California Labor &
Employment Law Blog

Jun. 18 2013

EEOC Steps Up Enforcement Actions Based on Employer Use of Criminal Background Checks

Topics: Discrimination, Harassment & Retaliation, Employee Hiring, Discipline & Termination, Personnel Policies and Procedures

Employers probably recall that last year the EEOC published guidance on the use of criminal background checks in the hiring process.  This led many to forecast that the EEOC would be stepping up its enforcement efforts in this area.  Well, earlier this month the EEOC filed lawsuits against two different companies, BMW Manufacturing and Dollar General, alleging that their criminal background check policies discriminated against black applicants in violation of Title VII.  According to the lawsuit against BMW, BMW had a policy that barred employment to applicants with certain criminal convictions regardless of how old the conviction was, the nature or gravity of the offense, or the nature of the employment position sought.  The EEOC charged that BMW's policy had a disparate impact on blacks and constituted unlawful employment discrimination.

In the case against Dollar General, the EEOC similarly alleges that Dollar General's criminal conviction policy disparately impacts black applicants.  That lawsuit arose out of two administrative charges filed with the EEOC by rejected applicants.  In one case, the applicant had a six-year old drug conviction.  Dollar General's policy was to consider this type of conviction a bar to employment if the conviction was less than 10 years old.  As such, the applicant was not hired.  In the other case, the applicant's background check revealed a felony conviction but the applicant insisted that the report was wrong. Although she informed Dollar General of the mistake, she still was not hired.  The EEOC is now challenging Dollar General's criminal convictions policy as a whole.  In both cases, the EEOC seeks back pay as well as injunctive relief.  The EEOC's press release regarding these two lawsuits is available here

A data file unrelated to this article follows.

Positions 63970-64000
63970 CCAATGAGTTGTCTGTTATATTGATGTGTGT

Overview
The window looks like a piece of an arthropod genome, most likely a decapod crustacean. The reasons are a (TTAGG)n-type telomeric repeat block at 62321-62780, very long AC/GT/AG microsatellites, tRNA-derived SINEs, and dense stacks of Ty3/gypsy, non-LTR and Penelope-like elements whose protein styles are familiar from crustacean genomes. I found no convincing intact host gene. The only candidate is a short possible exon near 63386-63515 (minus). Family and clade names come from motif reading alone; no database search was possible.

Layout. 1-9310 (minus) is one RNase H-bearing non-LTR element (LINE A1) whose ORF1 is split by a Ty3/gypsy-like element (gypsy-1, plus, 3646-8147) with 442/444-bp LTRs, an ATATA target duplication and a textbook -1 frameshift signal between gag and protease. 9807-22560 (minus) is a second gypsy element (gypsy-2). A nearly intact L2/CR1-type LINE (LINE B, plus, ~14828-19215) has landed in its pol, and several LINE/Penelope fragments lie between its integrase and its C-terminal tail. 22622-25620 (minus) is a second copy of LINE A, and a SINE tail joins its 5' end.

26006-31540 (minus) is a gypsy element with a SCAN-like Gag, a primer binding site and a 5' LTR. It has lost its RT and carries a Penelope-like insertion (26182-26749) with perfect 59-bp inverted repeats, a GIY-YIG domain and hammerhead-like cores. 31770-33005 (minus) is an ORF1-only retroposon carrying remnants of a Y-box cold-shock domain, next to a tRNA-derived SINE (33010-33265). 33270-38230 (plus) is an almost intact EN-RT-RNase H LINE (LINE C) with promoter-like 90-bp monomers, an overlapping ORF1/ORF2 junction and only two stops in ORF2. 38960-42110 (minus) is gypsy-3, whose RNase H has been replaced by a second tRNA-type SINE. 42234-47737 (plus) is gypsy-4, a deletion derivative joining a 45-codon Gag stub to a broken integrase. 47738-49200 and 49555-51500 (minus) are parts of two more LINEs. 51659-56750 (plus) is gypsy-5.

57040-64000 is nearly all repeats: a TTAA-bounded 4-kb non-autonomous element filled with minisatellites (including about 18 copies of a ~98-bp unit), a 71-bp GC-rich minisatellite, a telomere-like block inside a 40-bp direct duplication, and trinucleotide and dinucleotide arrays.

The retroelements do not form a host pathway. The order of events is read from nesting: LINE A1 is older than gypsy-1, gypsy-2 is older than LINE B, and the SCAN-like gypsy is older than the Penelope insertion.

The EEOC's increased attention and enforcement efforts in this area serve as a reminder to employers of the need to review their criminal background check policies (as well as similar questions on employment applications) to try to ensure the policies pass muster under the EEOC's guidance.  Our prior post on that guidance is available here.  California employers must also be mindful that California has some additional restrictions on the scope of criminal background checks used for employment purposes (e.g. California Labor Code section 432.8, which prohibits employers from considering certain marijuana-related convictions in making employment decisions).  Thus, California employers need to ensure that their policies and procedures comply with both federal EEOC guidance and California law.

About CDF

For over 20 years, CDF has distinguished itself as one of the top employment, labor and immigration firms in California, representing employers in single-plaintiff and class action lawsuits and advising employers on related legal compliance and risk avoidance. We cover the state, with five locations from Sacramento to San Diego.

> visit primary site

About the Editor

Robin Largent has a regular presence in California state and federal courts and has been lead defense counsel and appellate counsel for large and small California employers in litigation (and arbitration) ranging from individual discrimination and harassment claims to complex wage and hour representative and class actions. She also leads the firm’s appellate practice, having substantial experience and success handling appeals, writ petitions, and amicus briefs in both state and federal court on issues such as class certification (particularly in the wage and hour arena), manageability and due process concerns associated with class action trials, exempt/non-exempt misclassification issues, meal and rest break compliance, trade secret/unfair competition matters, and the scope of federal court jurisdiction under the Class Action Fairness Act.
> Contact   > Full Bio   Call 916.361.0991


Carothers DiSante & Freudenberger LLP © 2018

About CDFWhat We DoContact UsAttorney AdvertisingDisclaimer